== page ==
Do the panel see any difference between e-learning and learning?! One response is e includes informal; more interative; more autonomy in e-learning.
Do any staff have more facility with these technologies? "No"
What about your use of non-institutional technologies? It can come together in the future; one likes the separation - one for friends and one set for studies, but she can see it coming together; A&D student says his peers are warey of academics venturing out (treehousing); facebook is for you whole life including friends from school - it doesn't mix well with academic work.
Personalisation of inst portal? - it was boring and looked like everyone elses so I changed it.
RSS integrating with inst. tools - easy? no, but getting better. DL learner expects there to be podcasts.
What dio you value more flexible access with peers or access to tutors? Peers; lecturers giving time is valued, but likes online discussions where peers and tutors.

ARG for orientation, socialisation and induction - Scott Wilson, U of Bolton

Alternate Reality - sci-fi history; another way of experiencing the world; Urban play, subway parties (transport parties), challenges and activities that develop awareness of the urban environment and enable confidence and movement
These urban games are almost
ARGs turn the real world into a game. Nokia and Microsoft have used them as marketing devices getting people to buy-in in a deep way.
Now all kinds of new generes but very few in education.
Collection fiction project called 'World about Oil' where people adopt characters.
Flash mobs.He's saying that it was actually Perplex City that inspired their project.
Challenges are undertaken: solitary, social, real life, online
They use existing and simple technologies and can promote greater literacy of these (email, IM, forums, etc)
Can be fun - or scary and alienating if you don't design them well.
ARG terminology - Puppetmaster (organiser, designer, facilitator)
Can use existing non-game-like services and incorporate them (eg Bb I suppose)
From ARG to ARGOSI (this project):
Developing confidence and reducing anxiety in induction. Teaming up with library to develop lit skills in an interesting way.
Traditional games are very expensive to develop. ARGs affordable but demand creativity.
Brighton game: Who Is Herring Hale? (not funded) (see
She found great satisfaction and sense of community. Non-traditional academic backgrounds. International students liked it.
It WILL be a niche activity he says. Don't expect everyone to take part.
ARGOSI is based at Manchester. Not exclusively for students... because it's game.
Will use blogs, email, mobile phones for pictures.
Pupetmaster team: researchers, support staff, student volunteers
Game site: challenge and leader board.
Reading lists: book passing message passing
Stud support officers: door-based cipher collection (they have to work together to cover all the campuses)
Watch H&S video: keyword bingo
Orientation: camerafone, flash mob activities

Is this a good approach to induction?
Does it make them happy?
Achieve induction objectives?
Do enough participate to make it worthwhile? Is the niche the right target (drop outers)?
Incentives? - it's a game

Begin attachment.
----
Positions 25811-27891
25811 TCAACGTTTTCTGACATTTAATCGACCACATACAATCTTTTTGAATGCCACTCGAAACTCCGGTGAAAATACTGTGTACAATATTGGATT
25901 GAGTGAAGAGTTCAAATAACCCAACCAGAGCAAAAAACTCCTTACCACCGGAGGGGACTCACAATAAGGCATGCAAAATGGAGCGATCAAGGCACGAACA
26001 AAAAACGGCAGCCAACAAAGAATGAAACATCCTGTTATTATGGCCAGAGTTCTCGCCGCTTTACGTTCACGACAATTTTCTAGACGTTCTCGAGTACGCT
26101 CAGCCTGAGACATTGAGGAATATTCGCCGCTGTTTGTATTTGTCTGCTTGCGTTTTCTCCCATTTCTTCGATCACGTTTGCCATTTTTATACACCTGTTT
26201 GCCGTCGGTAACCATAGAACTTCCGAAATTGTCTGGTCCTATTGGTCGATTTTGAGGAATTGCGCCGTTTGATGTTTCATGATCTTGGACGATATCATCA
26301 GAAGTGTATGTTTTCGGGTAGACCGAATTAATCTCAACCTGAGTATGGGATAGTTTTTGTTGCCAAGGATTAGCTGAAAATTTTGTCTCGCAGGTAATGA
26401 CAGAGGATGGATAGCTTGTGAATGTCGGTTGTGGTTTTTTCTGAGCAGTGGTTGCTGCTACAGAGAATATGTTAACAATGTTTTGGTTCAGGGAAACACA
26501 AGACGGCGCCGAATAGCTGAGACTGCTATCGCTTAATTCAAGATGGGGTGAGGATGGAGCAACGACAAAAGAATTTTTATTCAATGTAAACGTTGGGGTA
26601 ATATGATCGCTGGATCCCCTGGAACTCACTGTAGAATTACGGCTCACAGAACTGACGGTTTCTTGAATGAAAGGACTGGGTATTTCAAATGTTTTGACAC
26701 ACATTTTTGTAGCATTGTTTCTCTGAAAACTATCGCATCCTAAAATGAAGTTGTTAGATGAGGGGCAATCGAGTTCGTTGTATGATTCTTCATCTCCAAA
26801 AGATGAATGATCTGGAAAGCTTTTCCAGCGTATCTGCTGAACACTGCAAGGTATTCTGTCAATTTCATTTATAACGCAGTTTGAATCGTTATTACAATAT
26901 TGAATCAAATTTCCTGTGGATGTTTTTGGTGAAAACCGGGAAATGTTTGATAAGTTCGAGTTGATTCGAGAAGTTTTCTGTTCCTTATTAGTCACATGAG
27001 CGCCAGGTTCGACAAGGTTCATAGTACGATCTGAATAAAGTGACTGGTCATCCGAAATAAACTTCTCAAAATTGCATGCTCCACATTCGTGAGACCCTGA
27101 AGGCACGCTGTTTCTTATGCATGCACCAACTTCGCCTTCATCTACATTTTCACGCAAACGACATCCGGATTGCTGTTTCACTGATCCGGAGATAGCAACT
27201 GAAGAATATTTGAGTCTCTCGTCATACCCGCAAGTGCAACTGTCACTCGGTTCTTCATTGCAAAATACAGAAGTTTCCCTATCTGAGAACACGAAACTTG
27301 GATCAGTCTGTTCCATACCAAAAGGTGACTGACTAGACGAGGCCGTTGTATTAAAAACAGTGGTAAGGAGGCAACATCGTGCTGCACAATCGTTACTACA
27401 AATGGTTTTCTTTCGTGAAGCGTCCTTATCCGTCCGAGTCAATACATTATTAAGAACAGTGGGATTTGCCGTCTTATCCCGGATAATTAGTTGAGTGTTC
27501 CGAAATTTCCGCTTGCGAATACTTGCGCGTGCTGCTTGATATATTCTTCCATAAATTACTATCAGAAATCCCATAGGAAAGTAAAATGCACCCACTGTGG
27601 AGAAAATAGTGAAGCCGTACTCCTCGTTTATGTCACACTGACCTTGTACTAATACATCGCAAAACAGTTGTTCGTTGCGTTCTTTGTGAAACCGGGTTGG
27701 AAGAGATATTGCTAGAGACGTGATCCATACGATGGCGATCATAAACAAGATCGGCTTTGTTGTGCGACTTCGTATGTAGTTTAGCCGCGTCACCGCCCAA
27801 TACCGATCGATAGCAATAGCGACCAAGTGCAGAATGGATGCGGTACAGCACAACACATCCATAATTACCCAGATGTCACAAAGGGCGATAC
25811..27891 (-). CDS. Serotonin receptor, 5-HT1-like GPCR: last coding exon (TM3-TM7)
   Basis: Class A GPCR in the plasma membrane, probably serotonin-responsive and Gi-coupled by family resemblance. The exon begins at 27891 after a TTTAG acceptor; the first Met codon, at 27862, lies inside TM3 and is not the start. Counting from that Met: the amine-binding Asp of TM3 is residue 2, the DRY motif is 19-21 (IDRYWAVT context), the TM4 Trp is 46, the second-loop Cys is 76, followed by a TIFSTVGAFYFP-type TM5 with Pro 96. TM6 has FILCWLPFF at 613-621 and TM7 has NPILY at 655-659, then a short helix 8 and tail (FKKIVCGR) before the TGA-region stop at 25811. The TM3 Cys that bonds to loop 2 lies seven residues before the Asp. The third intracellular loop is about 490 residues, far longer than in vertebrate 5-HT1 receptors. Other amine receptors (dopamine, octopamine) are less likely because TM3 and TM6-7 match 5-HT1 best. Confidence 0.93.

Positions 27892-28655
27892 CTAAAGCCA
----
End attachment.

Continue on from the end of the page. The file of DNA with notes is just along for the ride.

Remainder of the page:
What's winning? - having a leader board. Prizes equal competition and less of a game.
Planning and dynamic design - they'll watch to see what happens and respond dynamically. Don't expect to cross every T and dot every i before hand. they expect some ideas will be too hard and some too simple so they expect to be busy intervening and developing as they go.
Not everything will appeal to all, so some things will be targetted at small groups in the expectation that they'll play their social role in feeding back to all through the forum etc.
Sustainability? Maybe get the students to do it all next year.
Promoting it? Some people will join any game going, flyers, trail points, ambiguous hints. Others will be offered the learning objectives through library induction. Chalenge to balance the appeal to variety of students.
Will the JISC project deliver tools? Tools aren'tv really important though they will codify the process and make that available.
How to evaluate? Measures for engagement, achievement.
Game will run from August to early October. They will track some participants into the future to look at impact.
Use video diaries for collecting data. It will be difficult to find out why people didn't.

Hear! Hear! using audio to enhance to enhance the student learning experience through feedback, self-reflection and collaborative learning Part 1

Bob Rotheram (Leeds Met) - Sounds Good, an audio feedback (AF) U&I project
I've communicated with him before on AF work. He's good and wrote something for the SEDA publication recently.
Coursework feedback (x2 formative then summative)
Using MP3 recorders and/or Wimba in Bb. Piggy-backing or connecting to the health students on Jill Taylor's DST/mobile tech at Leeds Met.
Outputs will be guidelines of AF and how to integrate AF technically.
Little activity where he models good AF very well.
Felt like a personal approach. Empathy. Sensitivity. Easy to be patronising. Linearity allowed him to structure the feedback as he wanted (including mark). 4 mins 34 secs. More words than he would write, but in less time.
Only criticism is that this exmple was really well crafted - in reality our AF is much rougher. He says most lecturers will take to this like ducks to water.
He's just reffed our work.
He distributes by email. Hmm not satisfactory. Who has an answer? Someone suggested Ning groups.
Project website:, blog and podcast.

JISC Next Gen Environments conf introduction

Prof Mark Schofield: Understanding needs unravelling complexities and applying practices

Users and Innovation (UI): Next Gen Technologies and personal e-admim to support teachers and researchers
Career 'media intervention' youtube vid using chimps to explain the madness of PowerPoint.
UI: Dialogue and engagement hearing voices of users evaluators and researchers.
Purpose (P)+ audience (A)=(determines) Form (F)(tech/ped)
"Doing things better and doing better things" (Louis Elton)
Complexities: learner needs; impact; efffect; future gazing.